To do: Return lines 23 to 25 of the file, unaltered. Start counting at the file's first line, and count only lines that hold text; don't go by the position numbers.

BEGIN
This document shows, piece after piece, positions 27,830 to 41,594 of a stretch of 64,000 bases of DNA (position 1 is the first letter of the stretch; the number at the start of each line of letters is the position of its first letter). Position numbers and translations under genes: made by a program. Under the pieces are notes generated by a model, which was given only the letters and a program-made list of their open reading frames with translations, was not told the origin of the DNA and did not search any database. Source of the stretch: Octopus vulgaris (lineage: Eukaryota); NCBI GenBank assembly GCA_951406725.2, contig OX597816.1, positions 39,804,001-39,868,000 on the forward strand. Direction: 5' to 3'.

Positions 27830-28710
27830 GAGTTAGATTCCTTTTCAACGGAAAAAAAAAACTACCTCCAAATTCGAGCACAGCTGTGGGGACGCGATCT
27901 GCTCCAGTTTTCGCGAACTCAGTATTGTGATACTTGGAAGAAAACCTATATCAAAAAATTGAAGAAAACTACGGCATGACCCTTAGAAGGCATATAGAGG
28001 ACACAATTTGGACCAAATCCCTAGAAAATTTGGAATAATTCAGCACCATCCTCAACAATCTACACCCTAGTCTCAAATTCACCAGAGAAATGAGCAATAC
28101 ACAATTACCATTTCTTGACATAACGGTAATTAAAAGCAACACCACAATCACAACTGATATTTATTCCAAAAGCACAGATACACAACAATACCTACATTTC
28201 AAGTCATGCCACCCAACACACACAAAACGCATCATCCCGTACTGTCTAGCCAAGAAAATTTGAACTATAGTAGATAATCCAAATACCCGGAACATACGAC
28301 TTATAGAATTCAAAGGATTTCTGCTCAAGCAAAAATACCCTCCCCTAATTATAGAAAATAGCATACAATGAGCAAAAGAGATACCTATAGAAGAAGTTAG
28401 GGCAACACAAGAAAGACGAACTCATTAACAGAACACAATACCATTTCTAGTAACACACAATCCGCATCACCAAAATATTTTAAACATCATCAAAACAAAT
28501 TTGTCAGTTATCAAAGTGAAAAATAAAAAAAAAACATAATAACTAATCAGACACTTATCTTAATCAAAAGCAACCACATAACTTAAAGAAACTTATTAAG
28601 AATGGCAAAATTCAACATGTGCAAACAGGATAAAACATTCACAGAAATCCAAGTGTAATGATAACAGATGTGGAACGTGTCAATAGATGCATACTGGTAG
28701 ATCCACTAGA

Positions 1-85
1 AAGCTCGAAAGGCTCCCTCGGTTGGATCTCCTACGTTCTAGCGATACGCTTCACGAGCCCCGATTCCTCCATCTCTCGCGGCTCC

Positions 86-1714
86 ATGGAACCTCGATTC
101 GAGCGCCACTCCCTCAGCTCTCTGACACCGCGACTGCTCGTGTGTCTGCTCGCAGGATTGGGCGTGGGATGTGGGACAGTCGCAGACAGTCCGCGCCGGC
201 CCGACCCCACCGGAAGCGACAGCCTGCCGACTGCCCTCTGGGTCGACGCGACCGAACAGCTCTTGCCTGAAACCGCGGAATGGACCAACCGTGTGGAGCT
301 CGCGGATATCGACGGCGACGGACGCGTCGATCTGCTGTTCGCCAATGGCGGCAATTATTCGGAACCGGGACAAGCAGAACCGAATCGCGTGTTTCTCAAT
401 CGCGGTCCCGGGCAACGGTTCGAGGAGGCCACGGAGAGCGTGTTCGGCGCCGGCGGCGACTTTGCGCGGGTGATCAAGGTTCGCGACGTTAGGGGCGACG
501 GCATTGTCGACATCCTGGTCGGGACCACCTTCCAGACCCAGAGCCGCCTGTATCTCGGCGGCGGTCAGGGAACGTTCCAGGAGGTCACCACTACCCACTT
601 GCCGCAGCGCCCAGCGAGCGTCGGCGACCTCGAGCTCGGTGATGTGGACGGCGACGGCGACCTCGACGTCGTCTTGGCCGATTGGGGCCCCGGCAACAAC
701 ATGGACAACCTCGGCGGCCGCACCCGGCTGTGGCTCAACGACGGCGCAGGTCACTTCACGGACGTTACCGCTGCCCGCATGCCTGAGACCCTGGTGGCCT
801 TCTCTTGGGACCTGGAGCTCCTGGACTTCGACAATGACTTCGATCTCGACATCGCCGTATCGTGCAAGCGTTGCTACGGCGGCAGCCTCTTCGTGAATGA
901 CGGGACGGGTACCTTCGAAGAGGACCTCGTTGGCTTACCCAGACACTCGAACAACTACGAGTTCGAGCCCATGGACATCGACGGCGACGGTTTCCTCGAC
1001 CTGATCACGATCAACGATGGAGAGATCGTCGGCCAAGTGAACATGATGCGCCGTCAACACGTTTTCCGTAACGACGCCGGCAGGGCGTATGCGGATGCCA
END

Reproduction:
701 ATGGACAACCTCGGCGGCCGCACCCGGCTGTGGCTCAACGACGGCGCAGGTCACTTCACGGACGTTACCGCTGCCCGCATGCCTGAGACCCTGGTGGCCT
801 TCTCTTGGGACCTGGAGCTCCTGGACTTCGACAATGACTTCGATCTCGACATCGCCGTATCGTGCAAGCGTTGCTACGGCGGCAGCCTCTTCGTGAATGA
901 CGGGACGGGTACCTTCGAAGAGGACCTCGTTGGCTTACCCAGACACTCGAACAACTACGAGTTCGAGCCCATGGACATCGACGGCGACGGTTTCCTCGAC